A strong tropical wave located midday between Africa and the eastern Caribbean Sea continues to show increasing signs of organization. The red area below has an 80% chance of tropical formation in the next five days, according to the National Hurricane Center (NHC) as of 8 a.m. this morning.
Storm Farthest East Represents Biggest Threat
Convection has increased near a developing low-level, low-pressure system designated 97L for the moment. 97L has a large moisture envelop and conditions generally favor development as it moves westward.
According to Jeff Lindner, Harris County meteorologist and the National Hurricane Center, a tropical depression will likely form in the next few days. It may also turn into a tropical storm as it approaches the Windward Islands. They expect continued W to WNW motion bringing the system into and through the eastern Caribbean Sea by the weekend.
Models Diverge on Direction After Storm Enters Caribbean
It’s too early to tell where it goes after that. Some models suggest the system will turn WNW and NW while others maintain a more westward track. “There is reasonable support for both,” says Lindner.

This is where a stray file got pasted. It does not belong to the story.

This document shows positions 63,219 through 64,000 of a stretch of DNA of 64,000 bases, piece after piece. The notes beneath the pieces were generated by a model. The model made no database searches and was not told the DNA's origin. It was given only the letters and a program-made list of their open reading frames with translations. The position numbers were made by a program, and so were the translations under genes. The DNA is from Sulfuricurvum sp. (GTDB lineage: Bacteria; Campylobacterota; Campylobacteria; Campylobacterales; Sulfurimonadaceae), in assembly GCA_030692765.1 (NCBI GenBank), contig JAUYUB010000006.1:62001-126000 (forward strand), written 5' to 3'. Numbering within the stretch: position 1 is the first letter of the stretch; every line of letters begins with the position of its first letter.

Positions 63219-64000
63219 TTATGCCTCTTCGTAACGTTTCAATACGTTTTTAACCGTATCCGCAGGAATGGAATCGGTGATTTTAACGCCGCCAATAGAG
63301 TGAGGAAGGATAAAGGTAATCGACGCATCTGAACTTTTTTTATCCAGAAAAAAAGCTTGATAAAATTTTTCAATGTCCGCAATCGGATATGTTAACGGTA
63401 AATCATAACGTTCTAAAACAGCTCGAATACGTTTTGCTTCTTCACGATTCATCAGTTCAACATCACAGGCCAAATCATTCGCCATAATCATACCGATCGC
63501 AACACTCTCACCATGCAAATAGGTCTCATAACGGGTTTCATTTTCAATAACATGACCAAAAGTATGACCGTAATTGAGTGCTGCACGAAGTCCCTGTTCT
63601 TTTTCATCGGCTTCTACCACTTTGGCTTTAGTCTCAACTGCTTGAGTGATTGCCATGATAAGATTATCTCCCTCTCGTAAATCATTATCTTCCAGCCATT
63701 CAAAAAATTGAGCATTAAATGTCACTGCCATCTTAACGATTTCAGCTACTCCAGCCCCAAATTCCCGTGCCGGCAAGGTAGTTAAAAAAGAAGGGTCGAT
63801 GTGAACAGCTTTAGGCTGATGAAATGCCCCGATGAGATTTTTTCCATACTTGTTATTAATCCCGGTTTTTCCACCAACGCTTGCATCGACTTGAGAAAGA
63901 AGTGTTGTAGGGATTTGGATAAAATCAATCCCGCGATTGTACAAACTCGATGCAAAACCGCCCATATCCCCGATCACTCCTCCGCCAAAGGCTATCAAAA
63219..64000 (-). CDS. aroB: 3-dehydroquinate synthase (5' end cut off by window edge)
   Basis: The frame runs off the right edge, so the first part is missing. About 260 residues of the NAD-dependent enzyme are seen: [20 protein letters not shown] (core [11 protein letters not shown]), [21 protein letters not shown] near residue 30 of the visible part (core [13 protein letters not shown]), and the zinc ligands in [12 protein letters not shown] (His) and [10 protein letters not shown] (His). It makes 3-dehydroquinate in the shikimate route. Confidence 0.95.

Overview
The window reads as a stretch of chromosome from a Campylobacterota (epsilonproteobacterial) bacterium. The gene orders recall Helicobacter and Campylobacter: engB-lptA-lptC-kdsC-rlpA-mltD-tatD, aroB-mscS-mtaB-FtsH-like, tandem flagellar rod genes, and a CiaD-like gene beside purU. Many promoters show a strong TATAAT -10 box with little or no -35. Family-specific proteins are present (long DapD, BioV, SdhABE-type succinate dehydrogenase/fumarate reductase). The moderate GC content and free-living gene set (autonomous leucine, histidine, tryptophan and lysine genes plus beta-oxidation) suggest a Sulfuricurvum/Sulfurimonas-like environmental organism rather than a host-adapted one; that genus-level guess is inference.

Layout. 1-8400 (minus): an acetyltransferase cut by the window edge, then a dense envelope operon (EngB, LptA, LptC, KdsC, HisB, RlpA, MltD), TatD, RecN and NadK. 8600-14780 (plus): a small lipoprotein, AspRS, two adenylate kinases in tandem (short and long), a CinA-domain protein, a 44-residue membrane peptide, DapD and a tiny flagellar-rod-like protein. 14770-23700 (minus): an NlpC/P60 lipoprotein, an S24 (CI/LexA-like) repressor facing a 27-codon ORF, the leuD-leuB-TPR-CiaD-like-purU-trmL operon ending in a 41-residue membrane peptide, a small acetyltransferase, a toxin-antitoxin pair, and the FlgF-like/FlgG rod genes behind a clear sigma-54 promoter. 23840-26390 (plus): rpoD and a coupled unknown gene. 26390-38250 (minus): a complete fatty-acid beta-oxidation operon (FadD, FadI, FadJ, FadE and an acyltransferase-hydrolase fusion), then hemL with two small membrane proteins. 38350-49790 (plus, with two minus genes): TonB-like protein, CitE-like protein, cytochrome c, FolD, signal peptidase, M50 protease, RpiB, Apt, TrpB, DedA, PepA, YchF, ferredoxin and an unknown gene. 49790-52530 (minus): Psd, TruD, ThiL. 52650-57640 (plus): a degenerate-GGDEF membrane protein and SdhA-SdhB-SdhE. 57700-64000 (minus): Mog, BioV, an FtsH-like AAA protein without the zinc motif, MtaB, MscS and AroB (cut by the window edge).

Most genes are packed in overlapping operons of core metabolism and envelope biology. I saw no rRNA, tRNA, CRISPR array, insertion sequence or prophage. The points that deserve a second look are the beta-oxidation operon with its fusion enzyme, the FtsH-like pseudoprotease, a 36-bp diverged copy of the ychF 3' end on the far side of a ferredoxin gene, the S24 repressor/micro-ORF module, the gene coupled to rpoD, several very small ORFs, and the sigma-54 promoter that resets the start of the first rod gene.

Lindner emphasizes that it is early for tropical cyclones to form in this region of the Atlantic. While 97L may become a tropical storm as it approaches the Windward Islands, once it gets past them, it may encounter slightly less favorable conditions over the eastern Caribbean Sea.
While there is no significant threat to SE TX at this time, you should monitor 97L daily.
Nearest Storm Poses Less Threat
The yellow area is a second, separate area being monitored by the NHC. It is moving quickly WNW at 20 to 25 mph and will enter the Caribbean later today. However, it is producing only disorganized showers and thunderstorms so far and diverging trade winds may tear it apart. The NHC only gives it a 10% chance of tropical formation. So while it will bring heavy rainfall to the Lesser Antilles, it poses little danger to Houston.
For the latest information, the NHC updates storm tracks every 12 hours during the hurricane season and even more frequently if storms approach the U.S. mainland.
Posted by Bob Rehak based on information from HCFCD and the National Hurricane Center
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